“Children from divorced families are two or three times more likely to drop out of school and the risk of teen pregnancy is double that of youth from non-divorced families,” says Pedro-Carroll. “And young adults from divorced families marry earlier, report more dissatisfaction with their marriages and are more likely to divorce than peers from continuously married families.”
But she is quick to point out that the majority of kids get through divorce without anymore problems than kids whose parents stay together.
“The vast majority of kids get through divorce OK, but there are 20 to 25 percent of kids who suffer from it,” says Joseph Nowinski, Ph.D., clinical psychologist and author of “The Divorced Child: Strengthening your Family through the First Three Years of Separation.” When divorced parents continue to clash, kids often suffer from depression and anxiety, have trouble maintaining friendships and fall behind in school, he says.
Nowinski cites two large-scale longitudinal studies that show that 25 percent of kids from divorced families have serious social, emotional, or psychological issues, compared with only 10 percent from intact families.
The first three years following divorce is the most critical period for acclimating your children to the family changes created by separation, according to Nowinski. How ex-spouses treat each other has a major impact on how well kids adjust to the divorce. When parents constantly bad-mouth and blame each other and disagree on house rules, it takes an emotional toll on the kids.
“Your children are getting this divorce, too,” says Nowinski. “Regardless of how you feel about each other or the causes of your divorce, if you want to make sure your children aren’t one of the 25 percent, it’s important for you to make some compromises and find some common ground.”
Stable Home is Key
Divorcing parents can create a smoother transition by meeting the individual needs of their children based on age. Nowinski says kids from 1 to 5 years old need a strong, secure attachment to their parents. At this age, they thrive on routine and predictability. For example, having regular bedtimes and knowing in advance when they will be seeing mom or dad.
Pedro-Carroll says young children often worry about who will take care of them after the divorce. “They have fears of abandonment that if the marital bond could end, what’s the guarantee that mom and dad will continue to love me?”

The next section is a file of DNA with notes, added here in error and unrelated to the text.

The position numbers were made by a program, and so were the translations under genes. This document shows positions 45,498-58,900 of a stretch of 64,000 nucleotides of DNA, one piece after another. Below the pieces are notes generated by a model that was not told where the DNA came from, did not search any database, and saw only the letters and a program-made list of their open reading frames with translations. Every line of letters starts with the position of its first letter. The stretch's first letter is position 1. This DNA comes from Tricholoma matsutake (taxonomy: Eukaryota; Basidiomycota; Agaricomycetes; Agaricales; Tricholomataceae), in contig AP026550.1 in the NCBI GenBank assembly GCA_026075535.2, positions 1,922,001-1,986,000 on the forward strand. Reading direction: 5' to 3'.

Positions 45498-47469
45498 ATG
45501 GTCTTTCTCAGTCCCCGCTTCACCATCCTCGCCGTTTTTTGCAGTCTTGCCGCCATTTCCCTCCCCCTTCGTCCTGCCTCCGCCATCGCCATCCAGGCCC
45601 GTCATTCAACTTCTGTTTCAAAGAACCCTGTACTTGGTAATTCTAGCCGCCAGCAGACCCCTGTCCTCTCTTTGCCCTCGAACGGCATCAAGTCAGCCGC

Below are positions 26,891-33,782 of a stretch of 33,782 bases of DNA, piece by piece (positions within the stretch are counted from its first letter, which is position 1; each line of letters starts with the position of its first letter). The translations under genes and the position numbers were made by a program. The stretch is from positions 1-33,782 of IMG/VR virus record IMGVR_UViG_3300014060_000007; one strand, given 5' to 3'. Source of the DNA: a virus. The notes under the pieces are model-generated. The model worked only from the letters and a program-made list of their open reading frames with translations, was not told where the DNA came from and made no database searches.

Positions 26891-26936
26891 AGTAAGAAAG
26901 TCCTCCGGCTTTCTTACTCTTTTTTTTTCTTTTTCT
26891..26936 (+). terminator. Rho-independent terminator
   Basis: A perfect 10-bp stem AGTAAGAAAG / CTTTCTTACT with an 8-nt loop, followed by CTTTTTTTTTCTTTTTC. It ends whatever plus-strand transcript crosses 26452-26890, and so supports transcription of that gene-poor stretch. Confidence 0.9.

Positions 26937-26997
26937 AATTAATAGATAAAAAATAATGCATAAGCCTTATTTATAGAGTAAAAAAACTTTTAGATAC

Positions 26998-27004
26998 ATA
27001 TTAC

For school-age kids from 6 to 11 years old, literacy and socialization become the critical developmental tasks. “Research shows that kids who are not reading up to par by third grade , their prognosis is significantly poorer for even graduating high school,” says Nowinski. “Here’s the problem with divorce: It becomes very stressful. The parents’ lifestyles often change, and it’s easy for school to get lost in the shuffle. It’s not as though a mom or dad doesn’t care about their kid, but they may feel so overwhelmed that they don’t oversee homework as much, and they don’t stay in touch with the teacher. They just don’t have the time.”
During the elementary school years, kids also start to reach out and develop friendships. At this stage, playdates take on greater importance. Nowinski advises parents to coordinate get-togethers with their children’s friends on a regular basis and plan around their visitation schedule.
As kids reach middle school and high school, identity development and communication take on more importance.
“Adolescents tend to be secretive boys and girls, so parents can falsely assume that everything’s fine,” warns Nowinski. Ex-spouses need to be on the same page when it comes to enforcing rules such as curfews and a zero tolerance for drug and alcohol use.
As kids hit adolescence, they start to question who they are and what their future looks like. Parents should maintain an ongoing dialogue with their teens about family values and what their interests are. “Who they hang out with, their peer group and their friends, helps define who they are,” Nowinski says.
Kids of all ages benefit from a stable home environment. Whenever possible, parents should try to minimize changes in their routines. Keeping the same school, friends, and weekly schedule creates continuity and a sense of security for them during a turbulent time in their lives.
Some of the changes may be unavoidable, such as shuttling kids between two households. To minimize the stress and inconvenience, make sure they have clothes and toys in both places and a room or space they can call their own.
Maintaining rituals and holiday traditions can also provide a comfort to kids. Nowinski encourages parents to continue family traditions such as celebrating birthdays or attending family gatherings during the holidays.